Sunday, December 9, 2007

Mangosteen History

Named for the French priest and explorer Laurentiers Garcin (1673-1751), the mangosteen is thought to have originated in Southeast Asia. Its scientific name is Garcinia mangostana and today the fruit tree is cultivated in the tropical regions of both the eastern and western hemispheres with commercial plantations in Thailand, India, Malaysia, and the Philippines. A number of other countries in both Asia and South and Central America are smaller producers of the fruit. Prized because of its excellent flavor, in Asia it is called “the queen of fruits” and in the French Caribbean “the food of the Gods.”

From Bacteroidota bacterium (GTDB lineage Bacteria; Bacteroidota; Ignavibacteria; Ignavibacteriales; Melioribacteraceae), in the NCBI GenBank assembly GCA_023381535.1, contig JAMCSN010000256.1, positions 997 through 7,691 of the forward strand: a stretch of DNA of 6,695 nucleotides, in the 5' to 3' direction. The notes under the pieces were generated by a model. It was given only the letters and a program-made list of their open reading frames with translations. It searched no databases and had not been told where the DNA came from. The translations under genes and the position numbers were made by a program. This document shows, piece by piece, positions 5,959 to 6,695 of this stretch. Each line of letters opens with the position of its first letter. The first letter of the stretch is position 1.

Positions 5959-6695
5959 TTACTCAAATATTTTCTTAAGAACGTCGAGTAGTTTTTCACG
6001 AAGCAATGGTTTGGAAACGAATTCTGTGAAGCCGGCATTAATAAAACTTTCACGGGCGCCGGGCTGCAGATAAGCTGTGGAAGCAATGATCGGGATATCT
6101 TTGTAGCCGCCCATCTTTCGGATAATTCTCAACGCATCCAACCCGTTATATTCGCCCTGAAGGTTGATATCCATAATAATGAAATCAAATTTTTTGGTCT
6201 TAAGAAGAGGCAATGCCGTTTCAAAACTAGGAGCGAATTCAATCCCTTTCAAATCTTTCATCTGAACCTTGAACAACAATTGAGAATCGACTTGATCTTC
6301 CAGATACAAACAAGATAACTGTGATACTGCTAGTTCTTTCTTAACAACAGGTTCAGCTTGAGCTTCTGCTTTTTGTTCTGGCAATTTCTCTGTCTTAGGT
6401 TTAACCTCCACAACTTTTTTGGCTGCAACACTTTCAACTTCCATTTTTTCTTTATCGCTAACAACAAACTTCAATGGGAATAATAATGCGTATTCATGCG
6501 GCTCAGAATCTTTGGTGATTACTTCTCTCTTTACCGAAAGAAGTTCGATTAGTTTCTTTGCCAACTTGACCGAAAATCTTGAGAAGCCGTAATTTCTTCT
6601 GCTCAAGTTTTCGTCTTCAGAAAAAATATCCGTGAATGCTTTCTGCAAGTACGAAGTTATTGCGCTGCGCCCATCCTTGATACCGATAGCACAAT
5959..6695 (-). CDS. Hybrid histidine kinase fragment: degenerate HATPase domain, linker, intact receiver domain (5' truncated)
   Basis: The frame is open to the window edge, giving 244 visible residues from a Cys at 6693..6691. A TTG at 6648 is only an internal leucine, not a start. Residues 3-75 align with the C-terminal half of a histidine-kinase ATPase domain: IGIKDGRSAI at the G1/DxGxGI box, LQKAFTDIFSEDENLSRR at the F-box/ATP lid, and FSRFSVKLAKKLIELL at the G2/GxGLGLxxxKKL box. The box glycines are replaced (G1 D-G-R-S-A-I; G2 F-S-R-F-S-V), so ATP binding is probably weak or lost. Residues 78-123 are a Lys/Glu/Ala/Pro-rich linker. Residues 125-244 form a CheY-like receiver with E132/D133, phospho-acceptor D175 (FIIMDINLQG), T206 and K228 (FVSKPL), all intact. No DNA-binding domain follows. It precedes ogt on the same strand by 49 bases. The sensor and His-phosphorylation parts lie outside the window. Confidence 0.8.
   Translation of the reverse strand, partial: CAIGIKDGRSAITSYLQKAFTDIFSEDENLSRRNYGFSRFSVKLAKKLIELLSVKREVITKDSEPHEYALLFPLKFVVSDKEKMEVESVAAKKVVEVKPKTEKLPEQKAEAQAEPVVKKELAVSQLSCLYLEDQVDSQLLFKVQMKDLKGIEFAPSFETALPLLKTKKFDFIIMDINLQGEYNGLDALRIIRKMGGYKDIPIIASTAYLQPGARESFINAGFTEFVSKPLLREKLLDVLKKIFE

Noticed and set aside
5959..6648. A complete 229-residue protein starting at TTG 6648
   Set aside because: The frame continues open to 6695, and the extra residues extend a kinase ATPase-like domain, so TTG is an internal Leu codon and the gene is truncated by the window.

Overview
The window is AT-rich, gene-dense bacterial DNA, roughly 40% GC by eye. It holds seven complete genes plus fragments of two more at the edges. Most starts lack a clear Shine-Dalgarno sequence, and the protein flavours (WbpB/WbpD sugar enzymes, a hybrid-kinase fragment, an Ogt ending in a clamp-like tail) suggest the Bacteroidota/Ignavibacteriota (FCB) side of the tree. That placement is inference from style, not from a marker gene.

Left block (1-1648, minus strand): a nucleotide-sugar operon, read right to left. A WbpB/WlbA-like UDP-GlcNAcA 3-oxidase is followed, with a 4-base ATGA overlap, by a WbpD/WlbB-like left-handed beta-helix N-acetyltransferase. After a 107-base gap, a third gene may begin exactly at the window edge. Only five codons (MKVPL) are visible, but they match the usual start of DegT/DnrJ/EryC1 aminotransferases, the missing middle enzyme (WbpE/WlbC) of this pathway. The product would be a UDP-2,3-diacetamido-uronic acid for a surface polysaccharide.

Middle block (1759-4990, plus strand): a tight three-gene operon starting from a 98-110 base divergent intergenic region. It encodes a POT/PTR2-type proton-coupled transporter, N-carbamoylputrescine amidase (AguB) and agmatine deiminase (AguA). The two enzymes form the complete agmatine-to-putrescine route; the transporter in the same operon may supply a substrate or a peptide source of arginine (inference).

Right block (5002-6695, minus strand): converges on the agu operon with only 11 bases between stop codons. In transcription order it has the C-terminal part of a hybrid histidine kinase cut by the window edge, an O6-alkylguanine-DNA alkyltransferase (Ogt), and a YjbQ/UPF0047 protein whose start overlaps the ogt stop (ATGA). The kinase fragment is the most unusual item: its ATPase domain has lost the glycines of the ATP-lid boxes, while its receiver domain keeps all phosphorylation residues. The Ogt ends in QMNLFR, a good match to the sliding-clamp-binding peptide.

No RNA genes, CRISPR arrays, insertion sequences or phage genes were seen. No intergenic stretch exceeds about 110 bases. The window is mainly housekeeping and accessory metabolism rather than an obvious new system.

Garcinia mangostana
belongs to the family Guttiferae which includes over 800 species of plants. Two of the relatives of the mangosteen, Hypericum perforatum (St. John’s wort) and Garcinia cambogia have already become well known as medicinal plants. What is amazing is that the mangosteen (no connection with the mango) has never been utilized for its multiple health benefits in North America or Europe despite history and popularity as a folk remedy in Asia, Africa, and South America. Until recently, it has been one of nature’s best-kept secrets. From the time a seed is planted, a mangosteen tree takes from 7 to 10 years to yield fruit. Even though the mangosteen is one of the slowest growing of the tropical fruit trees, it can reach 75 feet in height.